On its landmark attempt to circumnavigate the globe, the Solar Impulse 2 landed in China's eastern city of Nanjing late Tuesday after a 17-hour trip from the southwestern mega-city of Chongqing.
The plane is attempting to circle the world powered only by the sun with the next and longest leg taking it from China to the US state of Hawaii.
Organizers expect that 8,500 kilometre journey to take five to six days non-stop with only a single pilot.
Success will mean the longest flight ever in a solar-powered plane.
"Can we make the pilot sustainable as well?" André Borschberg said by video link from Switzerland, where he is receiving treatment for health problems.
"This will be the human challenge when we tackle the next leg," he told an audience of reporters.
The other of the two pilots, Bertrand Piccard, guided the plane to Nanjing, located near Shanghai along the lower reaches of the Yangtze River, to finish the sixth stage of the historic 12-leg quest
"Finally we made it and the plane is here," Piccard told the news conference in a hangar at the Nanjing airport with the plane parked nearby.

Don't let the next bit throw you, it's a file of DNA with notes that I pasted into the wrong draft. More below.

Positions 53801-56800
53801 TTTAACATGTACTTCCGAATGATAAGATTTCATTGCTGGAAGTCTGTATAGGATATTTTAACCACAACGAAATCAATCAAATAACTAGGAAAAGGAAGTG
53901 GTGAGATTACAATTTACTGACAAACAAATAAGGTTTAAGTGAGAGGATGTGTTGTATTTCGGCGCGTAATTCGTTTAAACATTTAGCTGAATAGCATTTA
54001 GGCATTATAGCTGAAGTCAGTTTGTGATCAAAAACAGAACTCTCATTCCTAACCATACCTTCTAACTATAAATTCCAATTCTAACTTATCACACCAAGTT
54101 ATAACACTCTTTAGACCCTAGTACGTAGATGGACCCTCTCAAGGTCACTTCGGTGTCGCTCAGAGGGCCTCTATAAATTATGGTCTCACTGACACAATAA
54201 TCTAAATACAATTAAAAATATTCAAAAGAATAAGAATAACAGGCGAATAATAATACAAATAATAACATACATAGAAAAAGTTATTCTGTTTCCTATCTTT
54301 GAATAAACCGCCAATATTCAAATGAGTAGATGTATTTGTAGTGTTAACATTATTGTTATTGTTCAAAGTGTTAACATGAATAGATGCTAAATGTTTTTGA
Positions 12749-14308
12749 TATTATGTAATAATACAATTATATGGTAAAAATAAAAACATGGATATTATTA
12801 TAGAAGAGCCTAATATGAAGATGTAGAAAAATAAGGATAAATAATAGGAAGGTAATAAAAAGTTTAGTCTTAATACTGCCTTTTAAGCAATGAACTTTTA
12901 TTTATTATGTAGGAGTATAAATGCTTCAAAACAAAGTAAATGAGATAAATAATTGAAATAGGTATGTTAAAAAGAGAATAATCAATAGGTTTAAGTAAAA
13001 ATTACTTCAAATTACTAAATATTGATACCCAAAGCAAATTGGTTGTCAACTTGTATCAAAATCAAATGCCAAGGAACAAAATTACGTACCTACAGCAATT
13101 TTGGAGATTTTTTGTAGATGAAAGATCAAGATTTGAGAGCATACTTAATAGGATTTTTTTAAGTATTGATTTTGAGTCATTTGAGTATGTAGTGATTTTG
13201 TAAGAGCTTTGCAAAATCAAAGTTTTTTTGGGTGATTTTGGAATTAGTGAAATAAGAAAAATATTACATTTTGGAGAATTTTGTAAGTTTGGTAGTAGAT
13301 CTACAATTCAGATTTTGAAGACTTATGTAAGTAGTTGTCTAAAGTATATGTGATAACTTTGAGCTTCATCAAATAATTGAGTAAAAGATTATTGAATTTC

"André (Borschberg) will be ready in a couple of weeks to jump in the cockpit and cross the Pacific to Hawaii," he said.
Solar Impulse 2 arrived at Chongqing airport from Myanmar on March 31 and had been due to make only a brief stop, but was held up for three weeks by weather and safety concerns.
Arrival in Nanjing meant "positioning the airplane now close to the Pacific Ocean and then afterwards for us to try to do this crossing, which is going to be the next big challenge for the entire project," Borschberg said.
"I hope that in a few days I will be able to come to China again and be ready for the next part," he said.
He described his recent health issue as "shingles" which causes a painful rash. He was also treated for migraines.
The plane's maiden global circumnavigation began in Abu Dhabi last month and is scheduled to take in 12 stops, with a total flight time of around 25 days spread over five months.
Solar Impulse 2 is powered by more than 17,000 solar cells built into wings that, at 72 metres, are longer than those of a Boeing 747 and approach those of an Airbus A380 superjumbo.